Cookie Cutters and Snow: A Winter Exploration with Shapes

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There is snow outside, but what if there is not enough to make a snowman? Get out those cookie cutters and make some shapes!

It was still a cold day and the kids wanted to play with the snow. At this point, the snow was more like chunky ice, but still manageable.  So I gave my youngest cookie cutters to make shapes with the snow and it was a lot of fun!  This was one of those great explorations that took of little to no time for prepping and more time for exploring!

Something To Think About:

With using cookie cutters, the shapes become more 3-dimensional and is transformed from their 2-dimensional point of view.   For some eyes, going from 2-dimensional to 3-dimensional can be a challenge. The more explorations one can do with going from looking at a 2D heart to a 3D heart, the better. For those circle shapes, show how a circle in 3D looks like a snowball, a sphere! If you have some empty tissue boxes, or shoe boxes, fill those up as well with snow and see what they can build with them.

Would you like another exploration? Look up videos of people building igloos with snow/ice.  It might be amazing for the little ones to see how blocks of snow can create something that looks like a hemisphere shape. 🙂

Remember to make this a fun mathematical exploration. This is not only a time to learn about math, but a time to get together and make mathematical memories! Enjoy!

 

copyright 2018 Christina Grossman. All Rights Reserved

 

 

 

 

 

 

 

Preparing for the Winged Visitors Coming Back from the Winter: Pouring, Measuring, Classifying, and Counting.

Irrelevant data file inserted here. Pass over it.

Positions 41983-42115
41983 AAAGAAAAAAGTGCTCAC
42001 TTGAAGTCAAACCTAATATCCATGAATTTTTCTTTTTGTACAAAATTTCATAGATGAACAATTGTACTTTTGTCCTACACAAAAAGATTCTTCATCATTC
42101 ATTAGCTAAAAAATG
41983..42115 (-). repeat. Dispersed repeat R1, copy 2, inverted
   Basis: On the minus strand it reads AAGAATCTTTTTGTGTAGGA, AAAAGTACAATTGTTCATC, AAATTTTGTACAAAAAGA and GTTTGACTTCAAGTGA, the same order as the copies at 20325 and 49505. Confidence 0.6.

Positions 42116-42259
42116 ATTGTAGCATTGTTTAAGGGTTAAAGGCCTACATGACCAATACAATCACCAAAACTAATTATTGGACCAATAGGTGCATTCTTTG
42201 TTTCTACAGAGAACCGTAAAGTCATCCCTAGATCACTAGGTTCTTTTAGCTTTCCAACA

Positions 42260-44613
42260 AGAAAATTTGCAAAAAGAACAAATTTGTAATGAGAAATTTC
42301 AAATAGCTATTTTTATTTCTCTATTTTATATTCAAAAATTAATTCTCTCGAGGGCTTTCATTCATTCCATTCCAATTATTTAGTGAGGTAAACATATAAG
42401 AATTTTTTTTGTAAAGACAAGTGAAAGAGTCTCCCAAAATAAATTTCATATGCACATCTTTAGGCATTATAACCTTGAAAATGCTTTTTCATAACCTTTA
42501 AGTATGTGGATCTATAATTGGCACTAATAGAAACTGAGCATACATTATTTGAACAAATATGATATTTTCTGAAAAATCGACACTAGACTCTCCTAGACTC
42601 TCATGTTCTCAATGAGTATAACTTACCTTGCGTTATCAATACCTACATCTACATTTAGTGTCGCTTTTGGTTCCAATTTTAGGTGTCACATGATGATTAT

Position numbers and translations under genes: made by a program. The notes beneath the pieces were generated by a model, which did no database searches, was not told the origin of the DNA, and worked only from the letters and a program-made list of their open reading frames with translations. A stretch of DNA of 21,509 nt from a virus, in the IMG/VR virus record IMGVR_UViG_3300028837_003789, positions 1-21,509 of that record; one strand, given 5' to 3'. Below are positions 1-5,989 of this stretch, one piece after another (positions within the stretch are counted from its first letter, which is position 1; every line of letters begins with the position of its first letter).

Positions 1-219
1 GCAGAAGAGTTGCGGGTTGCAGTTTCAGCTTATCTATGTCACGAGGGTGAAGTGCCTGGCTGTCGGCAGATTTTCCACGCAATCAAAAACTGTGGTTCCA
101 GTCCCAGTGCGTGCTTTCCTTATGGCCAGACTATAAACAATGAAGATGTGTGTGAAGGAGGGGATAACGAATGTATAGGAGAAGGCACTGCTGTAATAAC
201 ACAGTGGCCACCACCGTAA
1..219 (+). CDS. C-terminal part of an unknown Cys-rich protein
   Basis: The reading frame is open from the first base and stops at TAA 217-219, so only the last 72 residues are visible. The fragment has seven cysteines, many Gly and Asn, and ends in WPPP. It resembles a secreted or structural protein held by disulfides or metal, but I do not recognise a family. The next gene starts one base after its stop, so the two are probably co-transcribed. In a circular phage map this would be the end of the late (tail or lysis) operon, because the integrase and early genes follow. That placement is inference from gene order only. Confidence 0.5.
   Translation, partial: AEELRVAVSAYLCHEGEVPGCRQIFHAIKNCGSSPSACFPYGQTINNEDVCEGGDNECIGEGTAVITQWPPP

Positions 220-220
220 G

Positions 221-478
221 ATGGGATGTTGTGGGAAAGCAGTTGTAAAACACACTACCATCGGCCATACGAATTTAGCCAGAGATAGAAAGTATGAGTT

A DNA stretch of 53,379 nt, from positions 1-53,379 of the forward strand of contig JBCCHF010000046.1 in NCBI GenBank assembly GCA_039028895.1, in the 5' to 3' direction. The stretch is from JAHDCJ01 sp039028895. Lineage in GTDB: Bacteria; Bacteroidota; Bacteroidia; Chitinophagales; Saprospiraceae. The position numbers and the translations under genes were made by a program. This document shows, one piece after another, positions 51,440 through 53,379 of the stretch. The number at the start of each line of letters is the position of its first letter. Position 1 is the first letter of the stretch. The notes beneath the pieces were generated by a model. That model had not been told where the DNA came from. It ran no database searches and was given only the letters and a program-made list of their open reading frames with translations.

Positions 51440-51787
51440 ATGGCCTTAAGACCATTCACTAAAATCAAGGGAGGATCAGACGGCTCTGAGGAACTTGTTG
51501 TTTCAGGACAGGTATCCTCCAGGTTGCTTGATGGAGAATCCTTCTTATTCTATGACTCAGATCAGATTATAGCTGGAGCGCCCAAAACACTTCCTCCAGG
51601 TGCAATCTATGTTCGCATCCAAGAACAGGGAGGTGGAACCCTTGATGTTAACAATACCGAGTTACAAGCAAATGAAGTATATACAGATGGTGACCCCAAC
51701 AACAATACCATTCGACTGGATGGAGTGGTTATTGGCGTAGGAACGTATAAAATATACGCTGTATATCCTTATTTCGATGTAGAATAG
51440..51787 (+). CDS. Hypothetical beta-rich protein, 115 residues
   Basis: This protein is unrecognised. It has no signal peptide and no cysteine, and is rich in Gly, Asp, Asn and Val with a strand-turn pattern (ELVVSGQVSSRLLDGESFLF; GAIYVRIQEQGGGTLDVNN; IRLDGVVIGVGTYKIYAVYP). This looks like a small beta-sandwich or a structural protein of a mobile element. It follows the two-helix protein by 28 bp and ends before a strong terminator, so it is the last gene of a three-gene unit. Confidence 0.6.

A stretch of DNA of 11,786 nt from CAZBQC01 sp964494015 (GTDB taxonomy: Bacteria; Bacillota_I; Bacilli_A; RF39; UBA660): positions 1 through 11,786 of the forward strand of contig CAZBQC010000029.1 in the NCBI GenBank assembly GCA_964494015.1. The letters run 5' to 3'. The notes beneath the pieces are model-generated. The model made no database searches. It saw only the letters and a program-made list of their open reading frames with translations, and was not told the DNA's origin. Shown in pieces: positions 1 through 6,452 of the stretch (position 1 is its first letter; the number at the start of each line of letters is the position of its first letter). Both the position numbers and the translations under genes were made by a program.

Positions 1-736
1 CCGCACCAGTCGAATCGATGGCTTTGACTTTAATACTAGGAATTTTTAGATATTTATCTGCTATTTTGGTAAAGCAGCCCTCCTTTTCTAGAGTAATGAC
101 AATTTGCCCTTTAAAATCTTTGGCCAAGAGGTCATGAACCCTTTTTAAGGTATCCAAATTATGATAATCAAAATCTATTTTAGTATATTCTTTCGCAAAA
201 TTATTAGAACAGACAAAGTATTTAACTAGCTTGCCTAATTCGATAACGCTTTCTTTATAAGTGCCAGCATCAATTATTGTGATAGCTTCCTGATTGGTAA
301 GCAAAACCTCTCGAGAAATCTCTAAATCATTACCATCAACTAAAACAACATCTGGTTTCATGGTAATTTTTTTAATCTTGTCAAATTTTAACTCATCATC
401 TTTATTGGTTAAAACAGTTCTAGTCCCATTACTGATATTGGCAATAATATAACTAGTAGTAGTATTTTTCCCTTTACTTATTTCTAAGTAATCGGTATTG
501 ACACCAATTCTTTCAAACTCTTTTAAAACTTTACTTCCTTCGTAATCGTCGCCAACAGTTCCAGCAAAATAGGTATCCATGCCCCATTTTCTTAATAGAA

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At this time of year, it might be snowing where you live, but not here.  The weather is slowly getting warmer and the birds are coming back from homes during the Winter time and they are hungry!  So why not prepare something for them and turn it into a mathematics lesson?

You can either make your own bird feeder and bird seed mix or purchase them from the store.  Get some measuring cups, a ruler/measuring tape, and go outside to have some fun!

First, take a look at the bird seed mix.  What shapes do you see?  Do you see some circles and ovals?  Do you see some triangles, spheres, or curvilinear triangles?  What colors do you see?  How many different types of seeds do you see?  Could you sort them out if I gave you a cup of that bird seed?  How would you sort them?

Next, have your child look at the measuring cup and estimate how many cups of bird seed it will take to fill up the feeder. Remember what your estimate is and now begin to count how many cups of birdseed it takes to fill up the feeder.

Then,  how many inches, or rulers tall, or building bricks tall, or hands tall is the bird feeder?  Where are we putting the feeder and how long of a string do we need?

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Once you have your feeder up, let the fun begin by observing what birds come to use it.  It might take a day, or two before the birds come, but it will be a great experience to see how many birds a day visit the feeder.  What colors do the birds have?  How big are the birds?  How many different birds come visit the feeder?